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United States Department of Agriculture

Agricultural Research Service

Research Project: CHEMICAL SIGNALS FOR MANAGING INSECTS Title: Mating disruption of oriental beetle with sprayable sex pheromone formulation

Authors
item Koppenhofer, A. - RUTGERS UNIV.
item Polavarapu, S. - RUTGERS UNIV.
item Fuzy, M.E. - RUTGERS UNIV.
item Zhang, Aijun
item Ketner, K. - LLC
item Larsen, T. - LLC

Submitted to: USGA Turfgrass and Environmental Research Online
Publication Type: Peer Reviewed Journal
Publication Acceptance Date: July 20, 2006
Publication Date: January 8, 2006
Citation: Koppenhofer, A., Polavarapu, S., Fuzy, M., Zhang, A., Ketner, K., Larsen, T. 2006. Mating disruption of oriental beetle with sprayable sex pheromone formulation. USGA Turfgrass and Environmental Research Online. 5(15).

Interpretive Summary: In the Northeastern United States, the oriental beetle is the major pest in ornamental nurseries and blueberries, and causes losses in cranberries, strawberries, raspberries, peaches, and sweet potatoes. The extensive feeding activity of the large grubs can kill the grass and plants. Until today, chemical insecticides are still the primary tools for turfgrass insect pest management. We initiated a study to determine the feasibility of using insect attractants, sex pheromones, to disrupt the mate finding and reduce grubs and adult oriental beetle populations. The results indicated that mate finding was disrupted completely after treatment and efficiency can last at least 14 days. This information will be useful to turfgrass managers and other scientists trying to develop the new forms of attractant, which could make this technology more effective, safe, environmentally and economically sound, and highly integrated in oriental beetle pest management.

Technical Abstract: The feasibility of mating disruption in the oriental beetle (OB), Anomala orientalis, with microencapsulated sprayable formulations of the major component of its sex pheromone, was evaluated in turfgrass. The effect of the applications was measured by monitoring male OB captures in pheromone-baited traps throughout the flight period and estimating OB larval densities in September in soil/sod samples. The results showed: Trap captures were 90 - 100% lower in the treated areas during the first 7 - 10 days after treatment, but started to increase thereafter. Therefore applications were repeated after 14 days in most treatments. The most effective formulation reduced trap captures by 87 - 88% with two applications of each 5 or 20 g pheromone per acre, but only by 74% by a single application of 30 g pheromone per acre. Significant amounts of the pheromone remained on grass foliage after application, but 51 and 73% of this residue was washed off the foliage with 1/8" and 1/4" pos-treatment irrigation, respectively. Shoes walked at one day after treatment through pheromone-treated areas were sufficiently contaminated with pheromone to attract high numbers of OB males in non-treated areas. Mating disruption is a promising strategy for OB management in turfgrass. However, more persistent formulations need to be developed that have a lower potential to contaminate shoes and other clothing articles with pheromone.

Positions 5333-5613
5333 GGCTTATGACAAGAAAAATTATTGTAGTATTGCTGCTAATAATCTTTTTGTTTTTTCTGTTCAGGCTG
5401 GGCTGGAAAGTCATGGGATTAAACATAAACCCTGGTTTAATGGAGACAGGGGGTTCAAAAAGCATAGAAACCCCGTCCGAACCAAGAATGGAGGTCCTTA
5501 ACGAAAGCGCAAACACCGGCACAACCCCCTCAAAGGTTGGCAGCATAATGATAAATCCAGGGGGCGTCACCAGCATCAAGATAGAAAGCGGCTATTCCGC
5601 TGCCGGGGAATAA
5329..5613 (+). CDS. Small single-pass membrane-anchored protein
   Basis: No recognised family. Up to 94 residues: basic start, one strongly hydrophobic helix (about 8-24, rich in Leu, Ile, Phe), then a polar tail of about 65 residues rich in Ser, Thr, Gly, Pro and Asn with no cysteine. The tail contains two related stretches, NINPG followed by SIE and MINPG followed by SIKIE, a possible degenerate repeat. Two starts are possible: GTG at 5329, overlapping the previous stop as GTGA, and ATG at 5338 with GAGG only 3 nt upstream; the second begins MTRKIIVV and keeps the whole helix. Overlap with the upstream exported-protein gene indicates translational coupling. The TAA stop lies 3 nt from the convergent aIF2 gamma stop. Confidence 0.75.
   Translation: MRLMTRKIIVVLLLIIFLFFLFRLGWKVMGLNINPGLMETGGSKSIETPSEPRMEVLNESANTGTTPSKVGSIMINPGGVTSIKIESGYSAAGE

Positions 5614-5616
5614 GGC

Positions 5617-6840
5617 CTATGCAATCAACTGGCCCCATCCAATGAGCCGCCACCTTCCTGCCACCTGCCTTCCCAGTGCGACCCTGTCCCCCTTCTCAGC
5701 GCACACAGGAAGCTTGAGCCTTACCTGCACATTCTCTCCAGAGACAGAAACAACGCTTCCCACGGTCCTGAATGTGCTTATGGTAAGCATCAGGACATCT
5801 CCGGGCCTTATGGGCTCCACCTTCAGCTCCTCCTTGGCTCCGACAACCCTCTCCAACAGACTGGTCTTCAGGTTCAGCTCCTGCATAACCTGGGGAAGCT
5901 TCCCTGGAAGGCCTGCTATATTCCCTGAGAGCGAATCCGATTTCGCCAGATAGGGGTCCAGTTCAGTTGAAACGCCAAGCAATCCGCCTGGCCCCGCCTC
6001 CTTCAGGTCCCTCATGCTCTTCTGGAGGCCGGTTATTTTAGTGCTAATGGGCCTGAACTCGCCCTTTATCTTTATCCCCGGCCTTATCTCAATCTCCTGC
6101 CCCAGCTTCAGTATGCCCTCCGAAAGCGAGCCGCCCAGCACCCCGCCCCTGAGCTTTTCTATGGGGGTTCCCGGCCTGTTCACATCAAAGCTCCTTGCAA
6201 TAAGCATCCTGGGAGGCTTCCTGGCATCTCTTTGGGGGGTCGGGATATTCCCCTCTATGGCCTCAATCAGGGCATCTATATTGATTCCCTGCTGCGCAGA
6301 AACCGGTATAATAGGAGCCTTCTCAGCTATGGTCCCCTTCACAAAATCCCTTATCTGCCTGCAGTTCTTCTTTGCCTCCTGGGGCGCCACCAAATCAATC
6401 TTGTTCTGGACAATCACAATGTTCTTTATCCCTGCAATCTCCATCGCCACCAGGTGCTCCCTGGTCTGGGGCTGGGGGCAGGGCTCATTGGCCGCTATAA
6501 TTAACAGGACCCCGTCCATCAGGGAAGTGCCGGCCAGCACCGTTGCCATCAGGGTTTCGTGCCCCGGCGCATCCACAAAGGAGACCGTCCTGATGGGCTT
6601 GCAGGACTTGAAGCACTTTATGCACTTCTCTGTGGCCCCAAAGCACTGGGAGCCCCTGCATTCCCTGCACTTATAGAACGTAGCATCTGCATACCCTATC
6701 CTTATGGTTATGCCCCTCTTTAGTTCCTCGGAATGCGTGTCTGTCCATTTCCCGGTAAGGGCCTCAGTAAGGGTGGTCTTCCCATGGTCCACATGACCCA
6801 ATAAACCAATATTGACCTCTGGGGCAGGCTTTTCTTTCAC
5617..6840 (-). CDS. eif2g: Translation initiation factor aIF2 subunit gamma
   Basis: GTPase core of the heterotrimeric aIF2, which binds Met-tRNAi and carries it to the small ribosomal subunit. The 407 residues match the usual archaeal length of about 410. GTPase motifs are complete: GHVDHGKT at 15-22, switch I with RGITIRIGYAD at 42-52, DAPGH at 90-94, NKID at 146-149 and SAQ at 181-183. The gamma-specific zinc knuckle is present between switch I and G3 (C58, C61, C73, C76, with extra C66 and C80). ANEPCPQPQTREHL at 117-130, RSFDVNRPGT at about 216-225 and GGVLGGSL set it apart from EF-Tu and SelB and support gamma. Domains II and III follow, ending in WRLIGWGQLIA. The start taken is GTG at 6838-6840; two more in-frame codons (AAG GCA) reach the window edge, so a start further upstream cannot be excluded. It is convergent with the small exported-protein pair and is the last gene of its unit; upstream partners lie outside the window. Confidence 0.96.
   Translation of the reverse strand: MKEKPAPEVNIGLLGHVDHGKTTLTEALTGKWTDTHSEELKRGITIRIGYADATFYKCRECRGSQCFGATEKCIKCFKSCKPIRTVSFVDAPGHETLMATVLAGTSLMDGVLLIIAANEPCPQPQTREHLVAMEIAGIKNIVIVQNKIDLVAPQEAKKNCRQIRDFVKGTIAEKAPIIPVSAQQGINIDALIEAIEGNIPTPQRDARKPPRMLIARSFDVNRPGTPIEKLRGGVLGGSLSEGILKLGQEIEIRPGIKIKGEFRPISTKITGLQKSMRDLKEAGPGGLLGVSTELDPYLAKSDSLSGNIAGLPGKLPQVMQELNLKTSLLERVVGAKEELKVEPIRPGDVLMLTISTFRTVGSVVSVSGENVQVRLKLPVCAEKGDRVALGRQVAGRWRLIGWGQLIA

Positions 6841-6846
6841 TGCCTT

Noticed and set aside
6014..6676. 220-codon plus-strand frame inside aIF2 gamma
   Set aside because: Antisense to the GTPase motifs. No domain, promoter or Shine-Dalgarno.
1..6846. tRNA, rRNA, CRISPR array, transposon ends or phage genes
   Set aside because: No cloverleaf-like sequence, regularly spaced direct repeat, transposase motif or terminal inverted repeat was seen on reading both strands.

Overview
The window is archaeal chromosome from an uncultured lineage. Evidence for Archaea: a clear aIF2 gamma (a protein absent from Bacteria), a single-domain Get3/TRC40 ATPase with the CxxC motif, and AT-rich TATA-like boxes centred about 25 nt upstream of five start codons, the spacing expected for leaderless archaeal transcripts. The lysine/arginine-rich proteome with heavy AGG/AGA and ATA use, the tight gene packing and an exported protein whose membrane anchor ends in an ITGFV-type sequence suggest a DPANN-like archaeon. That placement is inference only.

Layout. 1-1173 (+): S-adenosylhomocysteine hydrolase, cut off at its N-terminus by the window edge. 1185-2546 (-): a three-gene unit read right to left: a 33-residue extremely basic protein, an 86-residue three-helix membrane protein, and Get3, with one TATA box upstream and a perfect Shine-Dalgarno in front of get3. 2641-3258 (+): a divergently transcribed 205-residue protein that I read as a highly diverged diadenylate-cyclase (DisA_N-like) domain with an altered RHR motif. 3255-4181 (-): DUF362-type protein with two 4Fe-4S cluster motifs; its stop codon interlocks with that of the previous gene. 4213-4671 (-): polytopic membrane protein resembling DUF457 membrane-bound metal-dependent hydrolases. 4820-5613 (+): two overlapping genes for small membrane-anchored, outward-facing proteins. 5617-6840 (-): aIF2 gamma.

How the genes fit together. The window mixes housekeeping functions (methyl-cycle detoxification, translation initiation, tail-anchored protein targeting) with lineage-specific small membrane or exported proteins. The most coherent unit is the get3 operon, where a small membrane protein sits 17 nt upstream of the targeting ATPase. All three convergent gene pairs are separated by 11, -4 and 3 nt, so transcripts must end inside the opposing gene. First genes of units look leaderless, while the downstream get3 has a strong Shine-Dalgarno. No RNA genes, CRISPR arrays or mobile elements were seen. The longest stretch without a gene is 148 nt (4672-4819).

Last Modified: 10/21/2014